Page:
By using micro- and nanoprocessing methods based on focused ion beams, as well as lithographic methods, it is possible to accurately define infinite configurations (patterns) of etching areas with zero-, uni- or bidimensional extension, which can be reached by an etching agent. In the context of the present invention, bidimensional etching areas are areas of the original surface of a mould, the inner surfaces of cavities preformed by chemical etching and the walls (lateral and base surfaces) of cavities produced by physical etching in the volume of the mould.
The etching front propagated from uni- or bidimensional regions is determined by the Huygens principle of composition of elementary hemispherical fronts. The concave surfaces produced inside the mould from uni- or bidimensional etching areas therefore constitute the envelopes of elementary theoretical hemispherical concave surfaces generated from the various points constituting those areas.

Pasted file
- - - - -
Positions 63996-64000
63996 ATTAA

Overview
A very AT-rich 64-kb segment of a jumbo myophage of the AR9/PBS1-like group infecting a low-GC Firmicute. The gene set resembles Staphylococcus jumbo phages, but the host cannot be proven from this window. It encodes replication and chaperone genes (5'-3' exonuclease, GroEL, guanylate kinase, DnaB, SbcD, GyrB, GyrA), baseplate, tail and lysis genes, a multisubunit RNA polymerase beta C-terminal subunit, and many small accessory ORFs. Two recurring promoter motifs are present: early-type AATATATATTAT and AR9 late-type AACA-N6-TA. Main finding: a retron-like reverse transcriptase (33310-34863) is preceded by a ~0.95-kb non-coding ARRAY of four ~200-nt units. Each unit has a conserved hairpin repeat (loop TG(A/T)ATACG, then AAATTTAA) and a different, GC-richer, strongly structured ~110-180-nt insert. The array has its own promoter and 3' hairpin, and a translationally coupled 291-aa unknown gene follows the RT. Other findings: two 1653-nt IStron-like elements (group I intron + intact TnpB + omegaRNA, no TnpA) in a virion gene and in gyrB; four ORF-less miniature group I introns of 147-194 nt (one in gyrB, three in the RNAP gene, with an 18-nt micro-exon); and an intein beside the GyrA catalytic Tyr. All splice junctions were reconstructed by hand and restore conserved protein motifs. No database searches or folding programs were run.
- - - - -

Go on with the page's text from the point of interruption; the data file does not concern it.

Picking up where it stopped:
The material used for the mould is preferably amorphous glass, quartz or other silicon oxide. In this case, the etching agent is preferably based on hydrofluoric acid (HF).
Since hydrofluoric acid is a highly corrosive substance, when the surface of the mould is selectively masked the mask is preferably made from chromium or silicon, which resists corrosion by hydrofluoric acid and shows excellent adhesion to the glass or quartz substrate.
By iterating the sequence of a first step of defining the pattern of etching areas (at the most, the whole surface of the mould) and a second step of isotropic chemical etching of the mould, it is possible to form complex structures, such as adjacent concave formations having different radii of curvature, intersecting, and/or partially overlapping, in the form of hemispheres or spherical segments.